Macaulay Seminar One at Brooklyn College
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The Simon Bolivar Youth Orchestra of Venezuela


For my independent visit to some sort of exhibition of art, I chose to accompany a seminar class from Queens College to Carnegie Hall to watch the Simon Bolivar Youth Orchestra of Venezuela on Sunday, December 9th. This symphony is from a school in Venezuela called “El Sistema”. This school is virtually free of charge and offers children a vigorous musical curriculum. From what I understood of the school, one of its primary goals is to keep children from taking part in harmful activities and it strives to give the children a safe place where they feel they belong. The group we watched ranged in age from 18 to 21. They all wore very colorful jackets representing their country. At the end of the show, they actually threw them out into the audience. Their selection consisted of seven pieces, most of which were purely in Spanish. The pieces were mainly based on different Latin styles of dance. “Mambo” by Leonard Bernstein from West Side Story was one of the two pieces they performed in English. They performed this lively piece in a very sprightly manner and did it justice, I think. The piece is very upbeat and suspenseful. During the performance, many of the players began to twirl their instruments when they were not actually playing. Additionally, they tried to involve audience participation by screaming “MAMBO!” at the correct time and inviting the audience to do the same. I thought this was very nice because the audience was mostly kids, because Carnegie Hall had a day inviting mainly kids to come watch performances in an effort to promote appreciation for music among the youth. I also found out towards the end of the performance that there is a chapter of El Sistema in New York City, and there were members present in the audience, supporting their Venezuelan counterparts. I did find host of the event to be a bit irksome, to be honest. In between each song, she would try to relate each song to some story from her personal life. I think this may have been an effort to connect with the kids in some way, but I feel like her approach was a bit too self-centered. She rambled for so long in between each performance that her words sort of began to take away from the experience of listening to the orchestra perform. However, she did conduct some brief interviews with a few of the musicians onstage in between certain songs. This provided an interesting perspective for the audience I think because she asked the musicians about their backgrounds and what instrument they play and their views on certain pieces. I feel like this gave me (and I’m sure, many others too) a chance to relate to the musicians in some way and to understand their culture. The musicians spoke virtually no English, however, so she had to translate all of their responses for the audience.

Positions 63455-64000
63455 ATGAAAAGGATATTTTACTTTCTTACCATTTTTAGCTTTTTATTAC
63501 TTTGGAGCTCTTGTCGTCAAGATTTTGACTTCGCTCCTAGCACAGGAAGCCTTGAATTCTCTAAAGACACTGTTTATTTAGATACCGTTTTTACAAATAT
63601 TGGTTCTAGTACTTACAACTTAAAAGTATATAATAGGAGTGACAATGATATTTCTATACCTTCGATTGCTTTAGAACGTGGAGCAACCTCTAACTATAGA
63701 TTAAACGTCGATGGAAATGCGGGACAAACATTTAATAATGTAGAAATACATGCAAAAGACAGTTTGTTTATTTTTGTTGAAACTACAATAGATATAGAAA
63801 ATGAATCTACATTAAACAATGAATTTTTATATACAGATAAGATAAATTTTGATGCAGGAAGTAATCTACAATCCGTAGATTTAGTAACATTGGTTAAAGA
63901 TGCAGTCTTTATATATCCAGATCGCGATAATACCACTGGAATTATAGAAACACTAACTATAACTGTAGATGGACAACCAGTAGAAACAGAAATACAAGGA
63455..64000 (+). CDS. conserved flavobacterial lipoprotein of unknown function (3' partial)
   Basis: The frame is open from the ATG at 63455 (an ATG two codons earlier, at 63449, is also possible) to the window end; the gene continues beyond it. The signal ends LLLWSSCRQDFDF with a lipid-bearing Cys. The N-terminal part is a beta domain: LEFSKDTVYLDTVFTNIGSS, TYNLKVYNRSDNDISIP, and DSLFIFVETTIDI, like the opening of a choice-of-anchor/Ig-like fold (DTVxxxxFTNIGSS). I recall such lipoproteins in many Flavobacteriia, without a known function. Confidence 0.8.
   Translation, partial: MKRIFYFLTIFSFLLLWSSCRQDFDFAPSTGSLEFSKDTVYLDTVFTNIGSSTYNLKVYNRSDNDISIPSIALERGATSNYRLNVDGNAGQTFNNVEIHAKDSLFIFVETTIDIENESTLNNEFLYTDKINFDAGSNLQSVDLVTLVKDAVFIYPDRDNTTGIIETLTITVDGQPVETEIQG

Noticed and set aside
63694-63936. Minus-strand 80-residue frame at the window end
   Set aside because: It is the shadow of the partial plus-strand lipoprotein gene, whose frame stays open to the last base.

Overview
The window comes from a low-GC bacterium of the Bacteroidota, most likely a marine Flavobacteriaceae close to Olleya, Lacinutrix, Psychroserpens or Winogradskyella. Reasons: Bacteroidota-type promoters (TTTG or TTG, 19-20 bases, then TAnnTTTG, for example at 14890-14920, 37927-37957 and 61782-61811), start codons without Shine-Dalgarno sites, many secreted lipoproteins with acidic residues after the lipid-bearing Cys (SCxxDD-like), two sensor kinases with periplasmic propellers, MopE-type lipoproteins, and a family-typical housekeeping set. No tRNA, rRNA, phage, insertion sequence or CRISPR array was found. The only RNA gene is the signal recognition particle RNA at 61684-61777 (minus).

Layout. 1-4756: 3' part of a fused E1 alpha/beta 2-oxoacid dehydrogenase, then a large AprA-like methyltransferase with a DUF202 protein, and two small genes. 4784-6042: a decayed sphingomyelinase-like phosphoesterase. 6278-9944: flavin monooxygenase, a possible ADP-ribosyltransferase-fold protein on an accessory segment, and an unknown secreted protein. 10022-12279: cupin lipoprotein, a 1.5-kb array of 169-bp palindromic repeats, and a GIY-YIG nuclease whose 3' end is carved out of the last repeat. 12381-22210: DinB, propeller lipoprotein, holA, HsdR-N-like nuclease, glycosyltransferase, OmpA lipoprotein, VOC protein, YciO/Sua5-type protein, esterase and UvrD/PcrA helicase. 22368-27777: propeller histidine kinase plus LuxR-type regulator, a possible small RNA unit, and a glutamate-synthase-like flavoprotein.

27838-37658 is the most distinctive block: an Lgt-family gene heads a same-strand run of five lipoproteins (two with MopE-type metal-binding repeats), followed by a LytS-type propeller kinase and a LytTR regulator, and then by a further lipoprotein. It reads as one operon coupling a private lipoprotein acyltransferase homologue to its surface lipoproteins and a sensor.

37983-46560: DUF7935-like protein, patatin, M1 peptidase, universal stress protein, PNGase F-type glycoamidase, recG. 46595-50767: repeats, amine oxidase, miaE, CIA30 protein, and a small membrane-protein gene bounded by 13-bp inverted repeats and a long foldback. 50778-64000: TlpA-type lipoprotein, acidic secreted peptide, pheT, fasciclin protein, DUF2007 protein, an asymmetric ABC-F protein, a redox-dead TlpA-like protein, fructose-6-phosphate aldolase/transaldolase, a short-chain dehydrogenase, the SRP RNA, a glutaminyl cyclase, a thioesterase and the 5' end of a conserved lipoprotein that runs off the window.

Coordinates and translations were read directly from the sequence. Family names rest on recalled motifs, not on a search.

All in all, I really enjoyed the experience. I think I can safely say I would not have enjoyed going to some sort of art gallery on my own because I wouldn’t know what to look at and I would just glance over everything there; I would not know how to interpret anything. Listening to lively ethnic pieces, however, really reawakens my senses. As a pianist of thirteen years, I generally only listen to Western classical music and some popular music. This experience gave me a chance to understand the music and culture of another nation in a mere two hours. I feel like this was art not only because of the music that was played, but because of the passion that the performers showed for their craft. They really seemed to enjoy playing their instruments. Even one of the conductors, who conducted Mambo (there were two or three total conductors who individually conducted different pieces) was going wild, flailing his arms vigorously. Even though his back was turned to the audience, I felt I could appreciate how much he was enjoying what he was doing. I feel like when live performers clearly seem passionate about what they are doing, the audience would enjoy the show more.


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